BRUSSELS -- If ever there was a time for the European Union to cut the Gordian knot of energy dependence on Russia -- or, more precisely, cut out the Russian middleman currently controlling supply routes from the Caspian Sea region -- it is now.
With gas prices down considerably from their 2008 peak, Russia and Gazprom are on the ropes. Producer countries from Central Asia to the Caucasus are meanwhile desperate for alternatives to Russian transit. In other words, it's a buyers' market.
Direct access to gas reserves in the Caspian Sea region and the Middle East would ensure substantial supplies to the EU for decades. After all, as European Commission officials often note, the region holds twice as much gas as Russia.
There are some encouraging signs. At a "Southern Corridor" energy summit in Prague on May 8, the EU pledged to commit all "necessary political, economic, and financial" resources to pipelines from the South Caucasus to Europe. Three have been singled out for special support: Nabucco, running from Turkey's eastern border to Austria; the Interconnector Turkey-Greece-Italy (ITGI); and White Stream, projected to run under the Black Sea from Georgia to Romania.
Gazprom map of existing gas fields and pipelines delivering natural gas to Europe
The EU also gave its first formal backing to trans-Caspian gas links, among them a possible new pipeline crossing the Caspian to Azerbaijan. A private enterprise, the Caspian Development Corporation (CDC), was also proposed to provide a commercial catalyst for gas production and transit-infrastructure development in the region.Business Is Business
The EU still views reaching out to the Caspian region as, first and foremost, a commercial undertaking. The bloc's officials appear sincerely to believe that the free interplay of market forces will obviate the need for political intervention. At a Brussels seminar earlier this week, a senior EU official who spoke on condition of anonymity said that commercial laissez faire is the bloc's preferred approach in ensuring long-term gas supplies.
"It may confuse the political message sometimes, but it helps overall in the strength of the economy of the EU and is our policy prescription to all our nearest neighbors as well," the official said
That approach ignores a problem identified by Jozias Van Aartsen, an independent EU-appointed coordinator for the Southern Corridor project, in a report in February 2009. Van Aartsen noted that the West's partners and suppliers in Central Asia, Azerbaijan, and the transit countries are likely to be state-run, and not particularly liberal-minded. Consequently, Western investors and companies would face political and legal risks the EU must help mitigate.
But the EU is so far adamant that market forces -- or what counts as market forces in the Caspian Sea region -- must prevail, even if it is to the short- or medium-term detriment of the EU itself. The unnamed official quoted above said the EU wants no hand in determining the route of the western-bound pipeline from Baku, which is up to the CDC -- and inevitably other interested parties with influence. What matters, he explained, is that the gas reaches world markets. Geopolitical Interests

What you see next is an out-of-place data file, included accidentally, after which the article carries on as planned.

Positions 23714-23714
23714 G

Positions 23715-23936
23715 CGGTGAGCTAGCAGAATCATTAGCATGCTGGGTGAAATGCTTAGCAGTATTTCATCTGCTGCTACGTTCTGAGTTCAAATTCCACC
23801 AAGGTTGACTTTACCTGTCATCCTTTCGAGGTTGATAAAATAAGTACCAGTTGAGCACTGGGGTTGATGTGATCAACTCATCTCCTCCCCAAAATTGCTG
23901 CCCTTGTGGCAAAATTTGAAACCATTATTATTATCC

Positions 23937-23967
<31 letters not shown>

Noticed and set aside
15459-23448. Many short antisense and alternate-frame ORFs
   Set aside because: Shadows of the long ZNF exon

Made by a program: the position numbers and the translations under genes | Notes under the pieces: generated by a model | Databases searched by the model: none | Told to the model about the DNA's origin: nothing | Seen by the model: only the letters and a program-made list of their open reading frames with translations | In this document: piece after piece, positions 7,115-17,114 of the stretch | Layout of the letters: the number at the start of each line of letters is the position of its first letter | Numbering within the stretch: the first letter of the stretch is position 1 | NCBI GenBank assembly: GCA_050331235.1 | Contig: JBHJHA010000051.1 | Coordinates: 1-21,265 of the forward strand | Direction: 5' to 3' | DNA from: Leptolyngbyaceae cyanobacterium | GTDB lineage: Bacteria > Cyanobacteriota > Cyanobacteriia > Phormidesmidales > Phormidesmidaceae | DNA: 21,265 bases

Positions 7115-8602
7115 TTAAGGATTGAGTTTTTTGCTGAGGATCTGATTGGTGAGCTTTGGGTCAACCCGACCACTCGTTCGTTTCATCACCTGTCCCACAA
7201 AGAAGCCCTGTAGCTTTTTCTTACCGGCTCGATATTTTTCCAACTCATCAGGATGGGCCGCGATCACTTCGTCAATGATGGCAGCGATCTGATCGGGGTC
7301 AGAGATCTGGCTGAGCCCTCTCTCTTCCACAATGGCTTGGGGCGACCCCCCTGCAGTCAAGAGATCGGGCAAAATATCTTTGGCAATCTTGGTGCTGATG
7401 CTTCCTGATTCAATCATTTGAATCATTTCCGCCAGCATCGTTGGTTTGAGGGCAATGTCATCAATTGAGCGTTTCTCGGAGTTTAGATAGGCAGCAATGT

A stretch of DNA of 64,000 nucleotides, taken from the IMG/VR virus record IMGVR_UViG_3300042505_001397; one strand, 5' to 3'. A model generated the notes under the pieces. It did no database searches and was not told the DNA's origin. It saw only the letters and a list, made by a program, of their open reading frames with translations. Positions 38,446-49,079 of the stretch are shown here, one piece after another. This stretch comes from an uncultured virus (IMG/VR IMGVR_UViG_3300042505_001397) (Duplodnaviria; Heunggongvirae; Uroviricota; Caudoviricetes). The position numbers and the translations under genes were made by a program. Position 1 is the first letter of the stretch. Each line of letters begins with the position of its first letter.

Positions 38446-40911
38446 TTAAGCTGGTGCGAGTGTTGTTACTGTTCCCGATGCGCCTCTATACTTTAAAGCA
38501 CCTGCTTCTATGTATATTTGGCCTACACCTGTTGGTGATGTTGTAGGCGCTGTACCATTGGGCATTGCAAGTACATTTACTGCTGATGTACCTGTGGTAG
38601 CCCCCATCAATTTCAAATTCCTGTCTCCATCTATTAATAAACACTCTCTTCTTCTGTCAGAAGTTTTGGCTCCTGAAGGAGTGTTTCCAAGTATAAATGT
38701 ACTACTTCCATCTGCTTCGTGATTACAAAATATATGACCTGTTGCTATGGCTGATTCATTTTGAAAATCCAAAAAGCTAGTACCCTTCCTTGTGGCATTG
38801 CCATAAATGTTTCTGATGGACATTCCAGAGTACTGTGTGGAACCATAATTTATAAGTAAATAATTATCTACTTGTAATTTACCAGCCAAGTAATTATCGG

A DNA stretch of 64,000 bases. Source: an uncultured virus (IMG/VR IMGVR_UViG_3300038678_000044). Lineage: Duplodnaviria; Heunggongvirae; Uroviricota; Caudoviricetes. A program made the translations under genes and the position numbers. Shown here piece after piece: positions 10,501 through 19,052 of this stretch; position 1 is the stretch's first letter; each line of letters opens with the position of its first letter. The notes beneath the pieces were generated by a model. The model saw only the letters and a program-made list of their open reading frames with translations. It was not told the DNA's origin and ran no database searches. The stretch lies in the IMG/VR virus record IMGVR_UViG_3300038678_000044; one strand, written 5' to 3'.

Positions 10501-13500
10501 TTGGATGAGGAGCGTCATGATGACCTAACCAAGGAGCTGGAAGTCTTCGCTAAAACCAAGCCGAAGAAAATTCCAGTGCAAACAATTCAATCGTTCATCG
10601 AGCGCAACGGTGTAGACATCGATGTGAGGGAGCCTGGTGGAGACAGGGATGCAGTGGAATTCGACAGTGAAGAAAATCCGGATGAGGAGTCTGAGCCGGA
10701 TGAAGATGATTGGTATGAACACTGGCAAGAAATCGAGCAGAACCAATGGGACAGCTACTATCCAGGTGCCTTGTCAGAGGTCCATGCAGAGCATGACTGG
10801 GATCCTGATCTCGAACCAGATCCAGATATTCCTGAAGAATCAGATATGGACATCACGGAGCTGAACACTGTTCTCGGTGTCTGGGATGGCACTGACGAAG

These high-minded sentiments presuppose a level playing field -- which simply does not exist. If the EU avoids political involvement, it risks treating as abstractions very concrete geopolitical interests. Inevitably, the interests of the strong will prevail over those of the weak. The EU itself, as a player, is consigning itself to fighting for its interests with one hand tied behind its back.
All the EU currently has to offer Georgia and Azerbaijan is the embryonic, still untested Eastern Partnership; while Turkmenistan, Kazakhstan, and Uzbekistan will have to make do with the 2007 Central Asia Strategy. Neither program contains anything resembling commitments that could offer a counterbalance to the protracted and determined Russian pressure to which those countries are subjected.
Russia, for its part, views the planned Southern Corridor and other potential alternatives to its own supplies in a harshly political light. Gazprom CEO Aleksandr Medvedev told a high-powered EU-Russia meeting in Berlin on May 19 that the "real threat for Europe's gas security is not Gazprom, but the Russophobe politicians" in the EU.
The alarm with which Moscow now views the EU's moves toward supply and pipeline diversification is partly explained by its own economic difficulties. A May 16 report in "The New York Times" concludes that falling gas prices mean that "Gazprom is saddled with a glut of expensive Central Asian supplies that it is forced to sell at a loss." The article estimates the decline in EU demand this year at 60 billion cubic meters, which it says equals Gazprom's contractual obligations in Central Asia.
The May 23 issue of "The Wall Street Journal" also paints a gloomy picture of the future of European gas consumption, quoting a Cambridge Energy Research Associates estimate according to which total natural-gas consumption across the EU could drop by 16 percent by 2020 and 35 percent by 2030.
In the current buyers' market -- at least for the time being, as trends in the energy sector are notoriously fickle -- the EU holds most of the cards. Central Asian countries and Azerbaijan are keener than ever to sell their gas, and the EU's own strategists conclude Russia has been forced onto the defensive in the region.
The bloc must seize the opportunity and set out an unashamedly political external energy strategy which puts its own interests first -- preeminent among them reducing dependence on Russia as a supplier or transit country. Such a strategy would also permit it to exponentially increase its leverage in the region for the long-term good of the other countries involved. Ahto Lobjakas is RFE/RL's correspondent in Brussels. The views expressed in this commentary are the author's own and do not necessarily reflect those of RFE/RL